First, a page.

August 12, 2011
According to a new Human Rights Watch report, a lack of oversight and accountability for recurrent problems in the health system and abuses committed by health personnel contributes to South Africa’s substandard maternity care.
South Africa’s maternal mortality ratio has more than quadrupled over the past decade, making accountability structures to improve oversight and correct health system deficiencies all the more critical, Human Rights Watch said. The 66-page report, “‘Stop Making Excuses’: Accountability for Maternal Health Care in South Africa,” documents maternity care failures that include abuse of maternity patients by health workers and substandard care in Eastern Cape Province, putting women and their newborns at high risk of death or injury. It examines shortcomings in the tools used by health authorities to identify and correct health system failures that contribute to poor maternal health.
Examples of abuses
Human Rights Watch interviewed women who had experienced physical and verbal abuse at the hands of public health workers, including pinching, slapping, and rough handling during labor. They described treatment delays; nurses who ignored calls for help; and facilities that denied referral letters for pregnancy or childbirth-related problems, left women unattended for long periods after delivery, discharged women inappropriately and sent them home without pain medication or antibiotics, sometimes after Cesarean births, and refused them admission, sometimes without examining them, when they were in labor. Women also described widespread verbal abuse. They said that when they sought care for pregnancy, nurses taunted them about enjoying sex or berated them for getting pregnant knowing they were HIV positive, or told them they did not deserve care because they were migrants. Others said nurses ridiculed women when they said they were having labor pains or pleaded for assistance. Some said hospital staff shouted at them for “messing up” when they bled on the floor and ordered them to clean up the blood.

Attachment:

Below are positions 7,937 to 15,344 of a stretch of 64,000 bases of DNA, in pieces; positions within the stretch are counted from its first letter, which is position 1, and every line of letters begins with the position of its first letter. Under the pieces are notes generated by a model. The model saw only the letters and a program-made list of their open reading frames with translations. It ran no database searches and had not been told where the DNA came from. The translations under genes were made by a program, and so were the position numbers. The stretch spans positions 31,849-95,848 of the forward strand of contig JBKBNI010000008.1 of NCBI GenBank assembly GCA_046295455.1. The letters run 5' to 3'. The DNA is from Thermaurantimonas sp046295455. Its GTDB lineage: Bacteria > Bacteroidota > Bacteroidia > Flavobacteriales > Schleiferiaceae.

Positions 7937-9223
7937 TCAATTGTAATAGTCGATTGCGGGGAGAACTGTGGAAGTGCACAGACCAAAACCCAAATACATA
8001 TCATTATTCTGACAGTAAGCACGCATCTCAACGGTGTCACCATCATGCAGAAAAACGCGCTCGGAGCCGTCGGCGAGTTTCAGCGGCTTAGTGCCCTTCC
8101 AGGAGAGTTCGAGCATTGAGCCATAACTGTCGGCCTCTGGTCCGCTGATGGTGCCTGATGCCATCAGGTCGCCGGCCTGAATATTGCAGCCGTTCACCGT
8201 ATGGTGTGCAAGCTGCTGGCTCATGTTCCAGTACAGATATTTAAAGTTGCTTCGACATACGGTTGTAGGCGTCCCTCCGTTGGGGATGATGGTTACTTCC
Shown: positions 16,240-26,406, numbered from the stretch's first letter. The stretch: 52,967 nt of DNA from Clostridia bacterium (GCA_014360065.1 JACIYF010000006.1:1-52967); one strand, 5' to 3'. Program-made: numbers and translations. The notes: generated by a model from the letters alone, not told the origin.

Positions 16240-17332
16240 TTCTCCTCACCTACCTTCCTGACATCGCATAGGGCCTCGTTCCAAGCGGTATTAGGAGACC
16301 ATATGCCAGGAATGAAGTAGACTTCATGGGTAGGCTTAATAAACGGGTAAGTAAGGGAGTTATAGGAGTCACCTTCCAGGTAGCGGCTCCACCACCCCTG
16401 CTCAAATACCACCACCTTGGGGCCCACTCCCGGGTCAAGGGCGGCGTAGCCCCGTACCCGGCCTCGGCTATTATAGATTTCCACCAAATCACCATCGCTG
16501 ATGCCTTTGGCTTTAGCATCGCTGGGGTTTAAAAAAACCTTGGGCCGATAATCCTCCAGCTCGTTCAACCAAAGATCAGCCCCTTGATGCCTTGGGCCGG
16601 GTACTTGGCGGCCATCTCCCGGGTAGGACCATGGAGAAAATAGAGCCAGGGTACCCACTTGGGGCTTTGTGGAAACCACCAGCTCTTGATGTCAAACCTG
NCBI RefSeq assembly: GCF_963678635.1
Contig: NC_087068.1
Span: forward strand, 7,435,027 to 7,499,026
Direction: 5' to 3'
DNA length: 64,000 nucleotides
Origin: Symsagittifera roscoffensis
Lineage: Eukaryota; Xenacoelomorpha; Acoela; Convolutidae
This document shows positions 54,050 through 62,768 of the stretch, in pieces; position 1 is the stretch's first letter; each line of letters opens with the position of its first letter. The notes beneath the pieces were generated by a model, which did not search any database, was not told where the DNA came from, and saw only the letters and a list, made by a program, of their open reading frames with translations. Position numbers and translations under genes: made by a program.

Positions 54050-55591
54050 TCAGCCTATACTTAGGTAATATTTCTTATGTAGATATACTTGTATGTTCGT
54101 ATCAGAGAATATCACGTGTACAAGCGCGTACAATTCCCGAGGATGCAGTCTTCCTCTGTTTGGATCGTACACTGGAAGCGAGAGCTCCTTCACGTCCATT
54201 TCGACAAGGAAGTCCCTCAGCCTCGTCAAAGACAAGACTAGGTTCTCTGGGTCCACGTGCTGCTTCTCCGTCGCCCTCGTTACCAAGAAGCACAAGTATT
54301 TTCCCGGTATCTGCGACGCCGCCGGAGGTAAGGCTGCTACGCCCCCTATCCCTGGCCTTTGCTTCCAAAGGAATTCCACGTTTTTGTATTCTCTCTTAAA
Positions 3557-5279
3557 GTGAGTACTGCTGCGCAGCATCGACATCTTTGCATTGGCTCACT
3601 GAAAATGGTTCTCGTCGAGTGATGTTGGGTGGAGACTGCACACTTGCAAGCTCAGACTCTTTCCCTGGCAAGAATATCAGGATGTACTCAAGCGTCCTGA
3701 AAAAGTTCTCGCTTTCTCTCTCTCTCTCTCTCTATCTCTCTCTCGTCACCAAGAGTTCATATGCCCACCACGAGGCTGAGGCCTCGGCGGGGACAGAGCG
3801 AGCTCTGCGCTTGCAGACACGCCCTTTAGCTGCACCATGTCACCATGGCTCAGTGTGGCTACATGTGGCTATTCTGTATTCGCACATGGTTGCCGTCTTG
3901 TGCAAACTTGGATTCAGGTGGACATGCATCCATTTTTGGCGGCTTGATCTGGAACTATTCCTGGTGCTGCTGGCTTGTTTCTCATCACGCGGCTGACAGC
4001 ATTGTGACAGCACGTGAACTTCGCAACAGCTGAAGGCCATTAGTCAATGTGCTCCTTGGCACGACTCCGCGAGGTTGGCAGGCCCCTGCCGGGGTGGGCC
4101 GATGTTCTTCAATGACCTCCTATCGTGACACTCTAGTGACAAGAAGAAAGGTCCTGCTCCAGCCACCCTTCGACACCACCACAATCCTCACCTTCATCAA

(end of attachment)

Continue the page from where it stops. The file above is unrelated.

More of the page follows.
Some women, especially migrants with language barriers, said health workers made little attempt to communicate with them and pressured them to undergo Cesarean sections without informed consent. Others said hospital workers demanded bribes or gifts. Many said that inadequate communication by ambulance dispatchers meant that they could not reach a health facility to give birth. Some families of women or newborns who died, or women who had stillbirths, said they got little or no information about what caused the deaths.
According to Human Rights Watch, mistreatment of maternity patients not only causes unnecessary suffering but also contributes to poor maternal health outcomes. Ill-treatment drives women away from seeking care. Abuses can lead to delay in diagnosis and treatment, and in turn to increased morbidity and mortality that is more costly to the health system.
Download report (PDF)